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If you’re not getting the money you feel you deserve at your current company, there’s nothing wrong with moving on and job hopping. In fact, it could be quite lucrative.
It’s worked like a charm for Church from My Mattress Money.
He’s closing in on the young millionaire mark at age 38 and he’s convinced that a lot of his success has to do with job hopping. I guess it pays to move.
Here’s our interview together. Enjoy!
How old are you?
38. And based on my dance moves at a wedding last weekend (and my wife’s embarrassment), I have yet to peak.
If you have a family, tell us about them and their ages.
Wife – 28 yrs old. Decided Corporate HR wasn’t for her anymore. Wanted something more fulfilling. She is currently attending Thomas Jefferson University School of Nursing (BSN). There is no financial-aid for second-time-around careers. Her daddy footed the first education, this one’s on me.
What part of the country do you live in?
Philadelphia, PA (home of Rocky!)
Do you own your home or rent?
When did you start tracking your net worth? What was it at that time?
2002. Our net worth was ($31,150.00). That’s right, negative.
Related article: How to Increase Your Net Worth by $700,000 in 7 Years
What is your current net worth?
$931,491.94, as of September 30, 2018.
And what is it made up of?
- Liquid Assets of $551,113
- Cash – $44,882
- Life Insurance Cash Value – $423,619
- Stocks – $82,611
- Non-Liquid – $503,410
- Retirement Accounts – $444,699
- Other – $54,711 (PeerStreet basis, personal note, rent deposit, wife’s engagement and wedding rings)
- Liabilities – $123,031
- Life Insurance Loans – $78,550
- Lease Obligations – $42,487 (rent and other contractual obligations)
What are your current sources of income?
- 99.99% comes from my day job
- 0.005% from PeerStreet
- 0.005% from dividends/interest
Does that add to 100%? I’m terrible at adding, which is why I became a CPA. Here’s my career history:
- 2002-2006 – Big 4 accounting firm (staff to senior auditor)
- 2006-2010 – Big 4 accounting firm (competitor, Manager)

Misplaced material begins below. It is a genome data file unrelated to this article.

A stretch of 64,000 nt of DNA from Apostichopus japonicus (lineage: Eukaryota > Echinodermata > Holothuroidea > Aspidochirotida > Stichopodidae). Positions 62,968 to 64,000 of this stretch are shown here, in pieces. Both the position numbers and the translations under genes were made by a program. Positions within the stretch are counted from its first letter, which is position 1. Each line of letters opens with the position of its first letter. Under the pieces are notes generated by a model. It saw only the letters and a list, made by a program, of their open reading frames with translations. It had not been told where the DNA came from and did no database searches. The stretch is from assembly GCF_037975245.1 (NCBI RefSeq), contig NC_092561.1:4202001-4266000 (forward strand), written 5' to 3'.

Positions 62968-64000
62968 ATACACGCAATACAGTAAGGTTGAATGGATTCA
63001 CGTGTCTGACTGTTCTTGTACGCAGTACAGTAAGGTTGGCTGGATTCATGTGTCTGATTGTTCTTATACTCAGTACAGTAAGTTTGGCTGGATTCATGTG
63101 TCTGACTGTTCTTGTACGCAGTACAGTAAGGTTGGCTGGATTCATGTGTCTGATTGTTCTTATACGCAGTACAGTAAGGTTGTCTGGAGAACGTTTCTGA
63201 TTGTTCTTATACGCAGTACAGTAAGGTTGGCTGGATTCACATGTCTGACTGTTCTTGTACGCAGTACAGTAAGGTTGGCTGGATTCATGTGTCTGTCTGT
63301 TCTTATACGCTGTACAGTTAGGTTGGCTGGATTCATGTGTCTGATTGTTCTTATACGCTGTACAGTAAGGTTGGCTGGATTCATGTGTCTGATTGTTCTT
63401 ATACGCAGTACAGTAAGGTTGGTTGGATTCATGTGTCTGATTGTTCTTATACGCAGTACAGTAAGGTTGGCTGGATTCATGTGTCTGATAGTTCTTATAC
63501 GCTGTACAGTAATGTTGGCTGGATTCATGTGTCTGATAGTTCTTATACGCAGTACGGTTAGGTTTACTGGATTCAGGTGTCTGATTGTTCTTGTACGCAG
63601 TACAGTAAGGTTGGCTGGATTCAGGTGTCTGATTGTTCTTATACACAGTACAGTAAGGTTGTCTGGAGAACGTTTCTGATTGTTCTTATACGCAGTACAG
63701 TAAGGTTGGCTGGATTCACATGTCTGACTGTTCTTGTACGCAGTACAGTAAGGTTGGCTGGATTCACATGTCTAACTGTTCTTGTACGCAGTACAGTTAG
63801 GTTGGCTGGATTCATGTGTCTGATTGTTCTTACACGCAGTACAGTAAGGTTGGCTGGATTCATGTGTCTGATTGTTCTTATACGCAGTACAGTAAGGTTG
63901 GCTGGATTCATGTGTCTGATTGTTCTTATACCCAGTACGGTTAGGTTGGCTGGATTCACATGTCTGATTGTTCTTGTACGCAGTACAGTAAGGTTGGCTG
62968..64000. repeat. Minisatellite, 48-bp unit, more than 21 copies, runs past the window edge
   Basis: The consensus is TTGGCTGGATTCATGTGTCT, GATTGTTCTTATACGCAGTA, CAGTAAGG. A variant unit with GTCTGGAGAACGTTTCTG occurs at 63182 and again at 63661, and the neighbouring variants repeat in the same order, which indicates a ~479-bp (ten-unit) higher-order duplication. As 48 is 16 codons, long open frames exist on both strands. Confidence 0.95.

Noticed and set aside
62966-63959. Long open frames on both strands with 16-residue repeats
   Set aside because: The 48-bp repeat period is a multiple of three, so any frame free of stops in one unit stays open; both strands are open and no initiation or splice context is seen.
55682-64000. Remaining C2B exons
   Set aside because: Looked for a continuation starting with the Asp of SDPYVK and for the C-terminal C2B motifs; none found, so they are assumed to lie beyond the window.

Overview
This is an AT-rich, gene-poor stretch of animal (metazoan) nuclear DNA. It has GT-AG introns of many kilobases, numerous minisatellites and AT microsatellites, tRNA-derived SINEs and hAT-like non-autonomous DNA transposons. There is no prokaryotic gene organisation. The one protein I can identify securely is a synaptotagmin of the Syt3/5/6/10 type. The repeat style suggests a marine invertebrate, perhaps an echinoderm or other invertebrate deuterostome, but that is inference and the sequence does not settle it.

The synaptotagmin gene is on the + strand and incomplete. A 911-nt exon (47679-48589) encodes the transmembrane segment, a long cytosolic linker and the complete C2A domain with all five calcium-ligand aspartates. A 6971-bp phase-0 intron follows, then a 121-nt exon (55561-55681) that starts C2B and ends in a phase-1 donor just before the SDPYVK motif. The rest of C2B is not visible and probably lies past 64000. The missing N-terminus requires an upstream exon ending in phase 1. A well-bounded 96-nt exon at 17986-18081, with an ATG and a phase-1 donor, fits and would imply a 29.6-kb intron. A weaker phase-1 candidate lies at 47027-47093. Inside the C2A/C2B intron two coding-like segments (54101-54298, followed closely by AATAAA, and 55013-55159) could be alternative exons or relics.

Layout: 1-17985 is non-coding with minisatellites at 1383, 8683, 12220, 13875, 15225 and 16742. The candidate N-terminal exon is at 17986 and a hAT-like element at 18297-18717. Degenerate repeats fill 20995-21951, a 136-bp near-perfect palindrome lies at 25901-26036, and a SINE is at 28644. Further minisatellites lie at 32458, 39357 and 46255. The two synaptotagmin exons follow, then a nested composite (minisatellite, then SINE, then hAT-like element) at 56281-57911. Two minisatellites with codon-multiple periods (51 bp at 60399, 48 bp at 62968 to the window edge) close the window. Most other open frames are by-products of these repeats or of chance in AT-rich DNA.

- 2010-2016 – Global commodity trading firm (Controller)
- 2016-2018 – North American power and & gas trading firm (startup, Director, Head of Finance)
- Resigned in August (personal reasons, wife in school in Philly, PA, the startup was in NYC)
- Will terminate my employment upon completion of issuing the financial report (expected Dec ’18)
- Negotiated payout in January
- Currently in a discussion for my next move
Does your spouse have other income sources?
No spousal income. My wife is a full-time student. Translation – cash outflow.
What has been the single best thing you’ve done to increase your income up to this point?
Without a doubt, Job-Hopping. Progressive and coherent moves throughout my career have always kept my income at or above market. Being content with your position and company is all fine and dandy, but don’t let your salary stagnate.
What ways do you invest your money?
I don’t invest. I save and my financial advisor invests. I thought I was a hotshot Gordon Gecko stock trader, only to realize I was just a bum. Why try and manage what I am not interested in, right? If there is one thing I do, it is SAVE money in whole life insurance policies (this is the point where 99% of readers click out of this post).
Did you receive an inheritance or windfall of some kind during your life so far?
None to date.
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— Andy Hill (@AndyHillMKM) October 5, 2018
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What debts do you have (if any)?
Life Insurance Loans and lease obligations.
If so, what are they? Which have you paid off?
Life Insurance Loans isn’t debt in the traditional sense because I technically don’t have to pay (myself) back as long as I continue to fund the premiums.
Plus, the interest rate is simple, not compounding, which makes this my official bank for funding all of life’s large purchases. No need for third-party financing at high compounding rates (whatever readers made it past the first Life Insurance comment, have just now exited). I also have “Lease Obligations” that is akin to what other people say is their mortgage, only my lease obligation doesn’t have a corresponding asset as someone’s personal residence would.
How do you track your net worth?